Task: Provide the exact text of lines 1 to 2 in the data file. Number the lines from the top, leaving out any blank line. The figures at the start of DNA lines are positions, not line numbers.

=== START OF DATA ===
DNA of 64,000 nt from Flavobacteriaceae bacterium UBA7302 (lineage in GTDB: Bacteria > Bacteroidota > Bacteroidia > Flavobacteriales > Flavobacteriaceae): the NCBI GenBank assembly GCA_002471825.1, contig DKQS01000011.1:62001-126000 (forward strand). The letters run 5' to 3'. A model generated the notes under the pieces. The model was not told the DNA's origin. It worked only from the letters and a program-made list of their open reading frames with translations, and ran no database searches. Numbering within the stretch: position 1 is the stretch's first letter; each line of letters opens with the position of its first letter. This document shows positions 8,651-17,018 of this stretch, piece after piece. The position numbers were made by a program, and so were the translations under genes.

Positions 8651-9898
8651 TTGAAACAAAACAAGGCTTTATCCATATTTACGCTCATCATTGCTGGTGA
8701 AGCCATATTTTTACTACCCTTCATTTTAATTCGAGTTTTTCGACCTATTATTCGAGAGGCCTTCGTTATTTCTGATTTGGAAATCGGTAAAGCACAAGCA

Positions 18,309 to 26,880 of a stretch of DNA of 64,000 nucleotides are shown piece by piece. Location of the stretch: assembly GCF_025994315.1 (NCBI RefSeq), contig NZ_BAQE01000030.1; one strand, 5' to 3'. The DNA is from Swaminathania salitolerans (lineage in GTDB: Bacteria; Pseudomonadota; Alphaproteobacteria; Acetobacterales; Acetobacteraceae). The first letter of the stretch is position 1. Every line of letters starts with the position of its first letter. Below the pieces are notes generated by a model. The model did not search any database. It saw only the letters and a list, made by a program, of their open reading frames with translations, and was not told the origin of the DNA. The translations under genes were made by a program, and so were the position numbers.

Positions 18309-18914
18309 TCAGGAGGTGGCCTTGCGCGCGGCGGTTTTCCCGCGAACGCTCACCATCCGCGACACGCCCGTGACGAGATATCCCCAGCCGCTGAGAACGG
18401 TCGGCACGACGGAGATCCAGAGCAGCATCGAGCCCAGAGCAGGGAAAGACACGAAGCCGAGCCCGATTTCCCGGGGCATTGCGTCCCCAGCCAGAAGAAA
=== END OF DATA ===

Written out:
DNA of 64,000 nt from Flavobacteriaceae bacterium UBA7302 (lineage in GTDB: Bacteria > Bacteroidota > Bacteroidia > Flavobacteriales > Flavobacteriaceae): the NCBI GenBank assembly GCA_002471825.1, contig DKQS01000011.1:62001-126000 (forward strand). The letters run 5' to 3'. A model generated the notes under the pieces. The model was not told the DNA's origin. It worked only from the letters and a program-made list of their open reading frames with translations, and ran no database searches. Numbering within the stretch: position 1 is the stretch's first letter; each line of letters opens with the position of its first letter. This document shows positions 8,651-17,018 of this stretch, piece after piece. The position numbers were made by a program, and so were the translations under genes.

Positions 8651-9898